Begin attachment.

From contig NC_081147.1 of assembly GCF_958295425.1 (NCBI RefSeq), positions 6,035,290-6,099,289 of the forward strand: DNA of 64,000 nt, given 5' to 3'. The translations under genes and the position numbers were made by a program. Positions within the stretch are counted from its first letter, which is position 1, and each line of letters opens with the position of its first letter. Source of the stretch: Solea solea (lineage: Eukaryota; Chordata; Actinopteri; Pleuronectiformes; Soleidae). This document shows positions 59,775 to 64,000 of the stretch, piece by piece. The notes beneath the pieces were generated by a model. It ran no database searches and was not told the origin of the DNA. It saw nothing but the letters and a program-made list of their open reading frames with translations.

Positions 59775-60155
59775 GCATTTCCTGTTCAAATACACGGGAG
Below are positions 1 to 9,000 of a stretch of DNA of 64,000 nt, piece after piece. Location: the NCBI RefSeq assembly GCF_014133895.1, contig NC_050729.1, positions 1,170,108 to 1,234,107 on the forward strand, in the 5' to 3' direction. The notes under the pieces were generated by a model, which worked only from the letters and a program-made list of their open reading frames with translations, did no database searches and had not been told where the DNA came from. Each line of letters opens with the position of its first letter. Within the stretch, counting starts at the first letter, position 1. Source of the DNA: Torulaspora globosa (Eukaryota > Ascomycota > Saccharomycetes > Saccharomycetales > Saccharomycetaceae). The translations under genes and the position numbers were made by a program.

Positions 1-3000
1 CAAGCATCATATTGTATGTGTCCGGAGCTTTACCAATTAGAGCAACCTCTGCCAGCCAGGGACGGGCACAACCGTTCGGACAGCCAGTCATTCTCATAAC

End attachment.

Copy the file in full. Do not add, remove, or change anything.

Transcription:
From contig NC_081147.1 of assembly GCF_958295425.1 (NCBI RefSeq), positions 6,035,290-6,099,289 of the forward strand: DNA of 64,000 nt, given 5' to 3'. The translations under genes and the position numbers were made by a program. Positions within the stretch are counted from its first letter, which is position 1, and each line of letters opens with the position of its first letter. Source of the stretch: Solea solea (lineage: Eukaryota; Chordata; Actinopteri; Pleuronectiformes; Soleidae). This document shows positions 59,775 to 64,000 of the stretch, piece by piece. The notes beneath the pieces were generated by a model. It ran no database searches and was not told the origin of the DNA. It saw nothing but the letters and a program-made list of their open reading frames with translations.

Positions 59775-60155
59775 GCATTTCCTGTTCAAATACACGGGAG
Below are positions 1 to 9,000 of a stretch of DNA of 64,000 nt, piece after piece. Location: the NCBI RefSeq assembly GCF_014133895.1, contig NC_050729.1, positions 1,170,108 to 1,234,107 on the forward strand, in the 5' to 3' direction. The notes under the pieces were generated by a model, which worked only from the letters and a program-made list of their open reading frames with translations, did no database searches and had not been told where the DNA came from. Each line of letters opens with the position of its first letter. Within the stretch, counting starts at the first letter, position 1. Source of the DNA: Torulaspora globosa (Eukaryota > Ascomycota > Saccharomycetes > Saccharomycetales > Saccharomycetaceae). The translations under genes and the position numbers were made by a program.

Positions 1-3000
1 CAAGCATCATATTGTATGTGTCCGGAGCTTTACCAATTAGAGCAACCTCTGCCAGCCAGGGACGGGCACAACCGTTCGGACAGCCAGTCATTCTCATAAC